Is it possible to critize technology from the very practice of technology?
The adjective “critical” is used in many art, design, or uban projects. It’s becoming another “new normal”. In fact, we are already in post-critical and post-digital times (see for example). The standardization and integration of “the digital” into everyday practices permeates the lives of almost everyone. A sign of this post-digitality is the integration of the digital modes of culture and innovation in the official parlance. My home city, for example, seems to have taken up a good deal of “Californian Ideology” into its official discourse: urban digitization projects, adoption of the maker moviment outlook as the city new productive development strategy, constant references to prototyping (Prototyping Barcelona) as the city favorite way of innovation, etc.
All along the path towards the postdigital we have left initiatives that promoted the critical appropriation of technology. For example, Andrew Feenberg’s. I owe to Simon Penny and an old cyberpunk friend a hint towards how things could had happened otherwise.
Let’s start with Simon Penny. I took part in the “Sinergy” workshop that he led with Roc Parés and Mara Balestrini at Hangar in July 2013. The focus of the workshop was “transdisciplinarity”. Simon Penny drew our attention to Phil Agre. Phil Agre!. It was a surprise for me. I had only associated the work of Agre with arcane Artificial Intelligence projects. As an undergraduate of Computer Science I had to study his research (his mythical Pengi system for example). Never heard about his reflections on critical approaches to technology. Thanks to “Sinergies” I discovered that Phil Agre promoted “Critical Technical Practice” as a way to critically develop technology. In a way, he showed how to be critical about a discipline from within the discipline itself. And this I discovered in a seminar about transdisciplinary methods at the crossroads of art, sciene and technology. Definitely some months of July are really fruitful!.
Phil Agre invited technologists to develop methods that allowed, from the practice of a technology, a thorough and deep critique of that technology.
The intellectual utility of technical exercises, aside from the practical utility that they might actually have in the world, lies precisely in their limitations and failures. Perhaps we can learn to approach technical work in the spirit of reductio ad absurdum: faced with a technical difficulty, perhaps we can learn to diagnose it as deeply as possible. Some difficulties, of course, will be superficial and transient. But others can serve as symptoms of deep and systematic confusions in the field. We are only aware of this possibility if we develop the critical tools to understand the depths below the ordinary practices of a technical field.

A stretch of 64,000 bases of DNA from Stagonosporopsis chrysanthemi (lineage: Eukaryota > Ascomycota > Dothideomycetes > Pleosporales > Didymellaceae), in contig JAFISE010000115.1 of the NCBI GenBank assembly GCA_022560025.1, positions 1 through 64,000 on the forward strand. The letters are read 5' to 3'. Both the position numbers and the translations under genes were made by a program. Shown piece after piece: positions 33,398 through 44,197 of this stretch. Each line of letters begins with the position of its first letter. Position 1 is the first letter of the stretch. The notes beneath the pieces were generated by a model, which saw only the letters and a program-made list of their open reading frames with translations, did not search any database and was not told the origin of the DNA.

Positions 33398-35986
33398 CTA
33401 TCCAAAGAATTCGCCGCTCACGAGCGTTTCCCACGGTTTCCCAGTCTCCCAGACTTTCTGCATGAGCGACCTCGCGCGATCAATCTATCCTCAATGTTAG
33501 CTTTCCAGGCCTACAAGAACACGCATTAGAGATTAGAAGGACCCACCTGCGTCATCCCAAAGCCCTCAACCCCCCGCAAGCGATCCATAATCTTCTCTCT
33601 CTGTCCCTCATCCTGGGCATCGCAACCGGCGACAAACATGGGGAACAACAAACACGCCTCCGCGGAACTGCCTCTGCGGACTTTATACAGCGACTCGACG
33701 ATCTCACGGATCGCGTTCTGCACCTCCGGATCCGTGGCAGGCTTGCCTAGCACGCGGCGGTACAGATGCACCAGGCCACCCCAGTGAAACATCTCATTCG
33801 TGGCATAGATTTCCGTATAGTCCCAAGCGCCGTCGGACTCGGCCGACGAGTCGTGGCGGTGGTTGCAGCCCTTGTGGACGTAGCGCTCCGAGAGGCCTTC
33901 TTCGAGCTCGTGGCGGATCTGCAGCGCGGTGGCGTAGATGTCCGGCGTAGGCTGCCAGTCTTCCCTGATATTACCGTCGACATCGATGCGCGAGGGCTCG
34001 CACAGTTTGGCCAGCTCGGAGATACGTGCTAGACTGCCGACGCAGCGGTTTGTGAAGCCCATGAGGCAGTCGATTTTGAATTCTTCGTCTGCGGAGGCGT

He discussed how this could be done not only from reflection, or argumentation from theory. In a move that is idiosyncratic to technical cultures, he showed that it should be done through the actual practice of that technology.
The constructive path is much harder to follow, but more rewarding. Its essence is to evaluate a research project not by its correspondence to one’s own substantive beliefs but by the rigor and insight with which it struggles against the patterns of difficulty that are inherent in its design.
But how cand you do that?. That’s where the lead from my old cyberpunk friend enters the scene. He pointed me the work of Julian Oliver, who is one of the promoters of the “Critical Engineering Manifesto“. I copy here some of the Manifesto’s proposals, that somehow connect to Phil Agre’s points of view:
1. The Critical Engineer considers any technology depended upon to be both a challenge and a threat. The greater the dependence on a technology the greater the need to study and expose its inner workings, regardless of ownership or legal provision.
2. The Critical Engineer raises awareness that with each technological advance our techno-political literacy is challenged.
6. The Critical Engineer expands “machine” to describe interrelationships encompassing devices, bodies, agents, forces and networks.
7. The Critical Engineer observes the space between the production and consumption of technology. Acting rapidly to changes in this space, the Critical Engineer serves to expose moments of imbalance and deception.
The first work from Julian Oliver that I got to know was “The Transparency Grenade“, a criticism of the opacity (or, conversely, aggresive transparency) that digital technology allows.
When AI is being portrayed as one of worst menaces to Humankind by no other than Stephen Hawking himself and Big Data as a monster of total control, shouldn’t we shake and wake up critically the happy builders of the new postdigital worlds based on those technologies?. Some conceptual grenades are appearing here and there, as the proposals by Agre and Oliver and many others show. However, they are too far from engineering schools. And let’s not talk about how far they are from official innovation offices.
Here you have a possible map of the fragile connections present in this post.
“You cannot be creative without a good organization”Lo que más me intriga es que mucha gente encuentra una contradicción entre “organización” y “creatividad”. Lo cual me ha llevado a desenterrar viejas referencias de creatividad organizada de campos bien diversos como la Inteligencia Artificial o la Literatura.